Influence, Impact and Upbringing: Get to know Mr. Daniel


Kelli Coleman

Colonial Forge Principal Mr. Daniel photographed by editor Kelli Coleman

Kelli Coleman, Editor in Chief

Q: Can you give us a quick rundown of your career?

A: This is my 26th year as an educator. I started as a counselor at a middle school in Richmond, Virginia. And then I spent some time in Hopewell, which is just, 20 minutes south of Richmond. I was a counselor there for both locations probably a total of four years before I moved to Stafford.  I was a counselor at Gale Middle School for three years, after that, I got hired as an assistant principal at Rodney Thompson Middle School. I think it was the second year Thompson was open. So that was a long time ago. And then I spent three years at Rodney Thompson.  I left Rodney and went to Brook Point High School as an assistant principal for about three years. And I left Brook Point and got my first job as a principal at a school middle school, and was principal there for about six years. Before coming here[Forge] in 2013. 

Q: What made you want to go into education and be an educator?

A: I didn’t know if I wanted to work in corporate America, or if I wanted to coach and work with kids. So I found a major that gave me both options. And I had an opportunity to do two internships within that major and that major was marketing education. When you’re in college, there’s a two-track internship that you do, you do one in the business world or in the marketing field,  and then the other internship you do is teaching. So I did some student teaching as a marketing teacher, and also had an opportunity to do the business side work. I worked in retail for an internship. But again, because I play sports, I like coaching, and I like working with people I thought… what do I want to do for the rest of my life? And this is how I came to my decision to go into education.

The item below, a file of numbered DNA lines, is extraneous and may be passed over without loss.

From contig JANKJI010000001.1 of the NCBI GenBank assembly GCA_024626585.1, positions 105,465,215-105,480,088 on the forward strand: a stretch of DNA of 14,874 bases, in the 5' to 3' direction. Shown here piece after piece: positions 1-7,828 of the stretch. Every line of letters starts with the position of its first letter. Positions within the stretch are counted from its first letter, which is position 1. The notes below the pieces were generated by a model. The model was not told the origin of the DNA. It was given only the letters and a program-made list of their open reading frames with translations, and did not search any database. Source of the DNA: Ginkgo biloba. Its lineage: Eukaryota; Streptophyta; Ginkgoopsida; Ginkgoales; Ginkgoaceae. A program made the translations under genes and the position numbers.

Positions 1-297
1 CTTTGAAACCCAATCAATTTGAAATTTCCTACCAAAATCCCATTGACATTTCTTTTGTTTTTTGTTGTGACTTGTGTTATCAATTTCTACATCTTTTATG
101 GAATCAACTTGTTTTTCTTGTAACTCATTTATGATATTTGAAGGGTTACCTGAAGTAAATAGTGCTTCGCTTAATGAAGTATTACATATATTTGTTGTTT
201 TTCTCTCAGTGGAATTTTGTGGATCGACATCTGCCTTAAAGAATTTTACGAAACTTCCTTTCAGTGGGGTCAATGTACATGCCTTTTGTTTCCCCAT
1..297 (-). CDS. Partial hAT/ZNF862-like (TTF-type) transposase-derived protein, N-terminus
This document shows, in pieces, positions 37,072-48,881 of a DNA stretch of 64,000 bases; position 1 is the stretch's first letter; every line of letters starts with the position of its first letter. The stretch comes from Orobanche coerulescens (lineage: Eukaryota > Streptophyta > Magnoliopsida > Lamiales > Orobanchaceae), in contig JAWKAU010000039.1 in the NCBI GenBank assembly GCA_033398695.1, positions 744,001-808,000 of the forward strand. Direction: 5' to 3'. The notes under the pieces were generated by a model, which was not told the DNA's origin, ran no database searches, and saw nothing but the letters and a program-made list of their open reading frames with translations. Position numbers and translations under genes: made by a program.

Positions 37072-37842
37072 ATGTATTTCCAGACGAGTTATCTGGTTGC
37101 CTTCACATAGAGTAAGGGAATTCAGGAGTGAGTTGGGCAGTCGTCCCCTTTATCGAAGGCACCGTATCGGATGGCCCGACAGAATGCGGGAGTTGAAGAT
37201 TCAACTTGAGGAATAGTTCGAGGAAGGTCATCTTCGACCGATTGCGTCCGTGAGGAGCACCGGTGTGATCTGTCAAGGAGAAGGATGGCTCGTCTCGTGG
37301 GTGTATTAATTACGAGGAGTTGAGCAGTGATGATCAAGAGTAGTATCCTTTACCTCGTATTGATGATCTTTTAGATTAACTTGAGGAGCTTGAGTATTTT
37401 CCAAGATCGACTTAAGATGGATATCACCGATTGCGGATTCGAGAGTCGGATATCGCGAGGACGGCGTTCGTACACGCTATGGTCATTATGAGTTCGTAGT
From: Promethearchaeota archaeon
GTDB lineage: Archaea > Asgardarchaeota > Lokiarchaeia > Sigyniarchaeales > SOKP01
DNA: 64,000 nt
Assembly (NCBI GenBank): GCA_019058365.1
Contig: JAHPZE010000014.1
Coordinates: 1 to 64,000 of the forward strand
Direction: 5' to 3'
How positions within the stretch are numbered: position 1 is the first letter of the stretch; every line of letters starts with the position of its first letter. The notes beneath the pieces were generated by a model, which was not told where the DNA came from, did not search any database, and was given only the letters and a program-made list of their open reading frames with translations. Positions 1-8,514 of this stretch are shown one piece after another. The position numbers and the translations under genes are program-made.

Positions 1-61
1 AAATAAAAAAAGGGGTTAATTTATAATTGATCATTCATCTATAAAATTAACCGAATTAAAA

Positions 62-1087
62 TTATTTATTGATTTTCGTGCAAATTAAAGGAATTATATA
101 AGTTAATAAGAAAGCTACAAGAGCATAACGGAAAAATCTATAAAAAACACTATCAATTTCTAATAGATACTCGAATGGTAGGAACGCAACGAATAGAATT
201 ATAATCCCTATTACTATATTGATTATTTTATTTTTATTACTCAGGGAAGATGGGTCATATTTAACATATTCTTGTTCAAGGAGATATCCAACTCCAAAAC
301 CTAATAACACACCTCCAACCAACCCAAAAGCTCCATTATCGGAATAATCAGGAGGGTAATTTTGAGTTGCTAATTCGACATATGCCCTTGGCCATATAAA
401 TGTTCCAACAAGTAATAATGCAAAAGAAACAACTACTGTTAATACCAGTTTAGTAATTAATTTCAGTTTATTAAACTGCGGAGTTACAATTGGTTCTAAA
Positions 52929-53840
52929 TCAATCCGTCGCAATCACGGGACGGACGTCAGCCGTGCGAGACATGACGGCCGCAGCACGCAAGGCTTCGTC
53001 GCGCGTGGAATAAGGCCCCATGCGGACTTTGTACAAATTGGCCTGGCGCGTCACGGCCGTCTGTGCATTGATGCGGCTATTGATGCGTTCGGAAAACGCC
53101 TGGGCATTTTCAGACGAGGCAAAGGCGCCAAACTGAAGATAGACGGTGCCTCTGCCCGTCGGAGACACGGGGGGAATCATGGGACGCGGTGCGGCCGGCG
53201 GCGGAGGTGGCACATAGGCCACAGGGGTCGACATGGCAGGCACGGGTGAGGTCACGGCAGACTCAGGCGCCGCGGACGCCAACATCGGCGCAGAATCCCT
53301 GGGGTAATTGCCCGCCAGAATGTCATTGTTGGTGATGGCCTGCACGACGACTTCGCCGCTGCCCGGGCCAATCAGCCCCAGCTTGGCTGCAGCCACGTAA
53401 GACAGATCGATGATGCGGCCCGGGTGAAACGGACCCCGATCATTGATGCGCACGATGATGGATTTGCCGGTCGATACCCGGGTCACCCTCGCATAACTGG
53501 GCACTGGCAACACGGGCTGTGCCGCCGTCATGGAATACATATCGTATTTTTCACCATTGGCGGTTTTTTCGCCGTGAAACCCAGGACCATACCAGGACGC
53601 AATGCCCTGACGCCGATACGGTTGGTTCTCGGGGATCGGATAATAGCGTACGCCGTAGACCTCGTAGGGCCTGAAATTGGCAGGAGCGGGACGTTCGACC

Q: Did you have anyone who influenced you into going into this career and who is your biggest influence?

A: Yes, I don’t think at the time I wanted to be an educator and do this. It really wasn’t until college that I kind of started to formulate some semblance of an idea of what I wanted to do. But in high school, I definitely had some teachers that inspired me. One, in particular, was my JV basketball coach, Harry Bradley. He was very instrumental in my career, athletically, and just somebody I aspired to be like, or have success, like. He had a strategy that he like to use for us, like being a young Black male growing up in an environment that I grew up in. He intentionally, although he didn’t make a lot of money, drove nice cars.  And he did that because he wanted to show us that, you can do an honest job, or have an honest career and drive nice cars, or have nice things. And so that was inspiring to me.

Q: Being a principal what is it like transitioning into higher leadership positions?

A: It gave me an opportunity to help students on different levels, or at different levels. Obviously, when you’re a teacher, the impact you have on students is more isolated, because you’re impacting the kids that you have in your class, or that you see on a day-to-day basis. As a counselor, that impact is a little bit more widespread, because it’s your alpha. As a principal, you can impact all students, and based on decisions that you make it’s not just an impact on students but also on the staff and teachers. You’re reaching and impacting more people, not just students, and teachers, but the community. 

Q: How does it feel to know that you have such a strong influence on the entire student body?

A: I look at it the same way I look at parenting. To know that I have that kind of impact is humbling. I mean, I don’t take it for granted. I treasure the opportunity to be able to have such an influence on students. It’s important to remind and let students know that nobody’s perfect, I make mistakes. I know students have observed and seen me make mistakes, you guys hear me on announcements. Sometimes I forget the day of the year, but we all make mistakes. That’s not what’s important. The important thing is that you learn from those mistakes, and just try to do better the next time.